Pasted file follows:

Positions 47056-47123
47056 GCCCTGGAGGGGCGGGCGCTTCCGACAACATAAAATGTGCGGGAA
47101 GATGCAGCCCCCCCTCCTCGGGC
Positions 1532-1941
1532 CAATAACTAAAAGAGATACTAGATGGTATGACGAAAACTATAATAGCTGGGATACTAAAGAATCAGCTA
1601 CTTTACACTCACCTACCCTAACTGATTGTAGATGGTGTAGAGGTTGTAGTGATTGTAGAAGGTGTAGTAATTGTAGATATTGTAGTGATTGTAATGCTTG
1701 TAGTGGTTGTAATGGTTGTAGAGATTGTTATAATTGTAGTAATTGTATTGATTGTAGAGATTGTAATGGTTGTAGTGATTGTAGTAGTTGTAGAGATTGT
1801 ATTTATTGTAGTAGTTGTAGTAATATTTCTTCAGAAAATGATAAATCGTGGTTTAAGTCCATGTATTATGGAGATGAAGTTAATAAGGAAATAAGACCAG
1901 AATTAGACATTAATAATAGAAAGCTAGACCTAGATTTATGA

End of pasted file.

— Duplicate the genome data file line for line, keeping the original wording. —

Positions 47056-47123
47056 GCCCTGGAGGGGCGGGCGCTTCCGACAACATAAAATGTGCGGGAA
47101 GATGCAGCCCCCCCTCCTCGGGC
Positions 1532-1941
1532 CAATAACTAAAAGAGATACTAGATGGTATGACGAAAACTATAATAGCTGGGATACTAAAGAATCAGCTA
1601 CTTTACACTCACCTACCCTAACTGATTGTAGATGGTGTAGAGGTTGTAGTGATTGTAGAAGGTGTAGTAATTGTAGATATTGTAGTGATTGTAATGCTTG
1701 TAGTGGTTGTAATGGTTGTAGAGATTGTTATAATTGTAGTAATTGTATTGATTGTAGAGATTGTAATGGTTGTAGTGATTGTAGTAGTTGTAGAGATTGT
1801 ATTTATTGTAGTAGTTGTAGTAATATTTCTTCAGAAAATGATAAATCGTGGTTTAAGTCCATGTATTATGGAGATGAAGTTAATAAGGAAATAAGACCAG
1901 AATTAGACATTAATAATAGAAAGCTAGACCTAGATTTATGA